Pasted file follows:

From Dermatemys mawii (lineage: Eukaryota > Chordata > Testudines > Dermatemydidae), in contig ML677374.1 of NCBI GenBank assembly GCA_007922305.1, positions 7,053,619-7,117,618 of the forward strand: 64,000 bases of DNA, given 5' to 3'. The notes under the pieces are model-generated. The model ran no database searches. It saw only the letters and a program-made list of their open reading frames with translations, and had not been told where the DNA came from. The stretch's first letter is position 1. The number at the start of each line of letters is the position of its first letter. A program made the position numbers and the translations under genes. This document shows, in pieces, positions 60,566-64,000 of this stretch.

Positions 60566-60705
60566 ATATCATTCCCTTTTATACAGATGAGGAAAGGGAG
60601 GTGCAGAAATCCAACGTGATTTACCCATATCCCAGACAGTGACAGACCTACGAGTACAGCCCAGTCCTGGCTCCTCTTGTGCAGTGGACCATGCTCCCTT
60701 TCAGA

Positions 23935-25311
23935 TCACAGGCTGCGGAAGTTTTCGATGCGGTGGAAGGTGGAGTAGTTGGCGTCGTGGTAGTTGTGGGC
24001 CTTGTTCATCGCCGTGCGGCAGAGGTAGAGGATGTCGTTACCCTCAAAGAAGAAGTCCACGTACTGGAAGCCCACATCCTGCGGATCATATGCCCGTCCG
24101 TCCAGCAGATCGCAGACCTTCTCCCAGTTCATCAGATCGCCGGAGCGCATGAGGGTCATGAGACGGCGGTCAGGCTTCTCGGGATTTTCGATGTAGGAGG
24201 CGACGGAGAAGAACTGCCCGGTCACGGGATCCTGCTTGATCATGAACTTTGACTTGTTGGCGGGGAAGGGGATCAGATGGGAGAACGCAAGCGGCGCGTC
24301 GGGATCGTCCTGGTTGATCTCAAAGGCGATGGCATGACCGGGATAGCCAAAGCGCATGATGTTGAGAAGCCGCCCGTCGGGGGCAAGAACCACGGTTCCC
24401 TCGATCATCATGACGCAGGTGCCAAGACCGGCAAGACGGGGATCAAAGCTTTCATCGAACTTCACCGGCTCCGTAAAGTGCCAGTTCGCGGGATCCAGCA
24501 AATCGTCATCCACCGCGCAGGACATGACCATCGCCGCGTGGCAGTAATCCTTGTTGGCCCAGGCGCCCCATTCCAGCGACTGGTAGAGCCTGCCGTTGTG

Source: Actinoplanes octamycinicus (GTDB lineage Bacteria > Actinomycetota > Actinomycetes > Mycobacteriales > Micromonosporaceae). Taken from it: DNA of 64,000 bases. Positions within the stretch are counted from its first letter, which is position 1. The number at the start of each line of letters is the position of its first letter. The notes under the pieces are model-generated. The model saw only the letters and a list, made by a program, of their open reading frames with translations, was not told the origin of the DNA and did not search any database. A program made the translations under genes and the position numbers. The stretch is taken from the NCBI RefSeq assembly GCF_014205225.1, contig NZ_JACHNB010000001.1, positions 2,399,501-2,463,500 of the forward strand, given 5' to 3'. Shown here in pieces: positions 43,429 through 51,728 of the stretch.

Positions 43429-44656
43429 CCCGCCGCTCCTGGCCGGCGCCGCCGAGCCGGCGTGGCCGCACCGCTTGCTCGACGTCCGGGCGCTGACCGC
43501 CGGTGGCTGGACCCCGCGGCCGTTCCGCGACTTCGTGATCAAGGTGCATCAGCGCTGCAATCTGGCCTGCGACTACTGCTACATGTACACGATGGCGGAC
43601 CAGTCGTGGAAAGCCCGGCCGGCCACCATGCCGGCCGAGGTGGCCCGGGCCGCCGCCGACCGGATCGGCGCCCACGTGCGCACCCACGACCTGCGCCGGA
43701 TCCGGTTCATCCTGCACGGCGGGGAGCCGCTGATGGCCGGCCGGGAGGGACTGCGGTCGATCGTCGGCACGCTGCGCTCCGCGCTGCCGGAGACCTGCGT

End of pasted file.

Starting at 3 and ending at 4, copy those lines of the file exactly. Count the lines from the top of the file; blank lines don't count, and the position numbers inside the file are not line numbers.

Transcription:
60566 ATATCATTCCCTTTTATACAGATGAGGAAAGGGAG
60601 GTGCAGAAATCCAACGTGATTTACCCATATCCCAGACAGTGACAGACCTACGAGTACAGCCCAGTCCTGGCTCCTCTTGTGCAGTGGACCATGCTCCCTT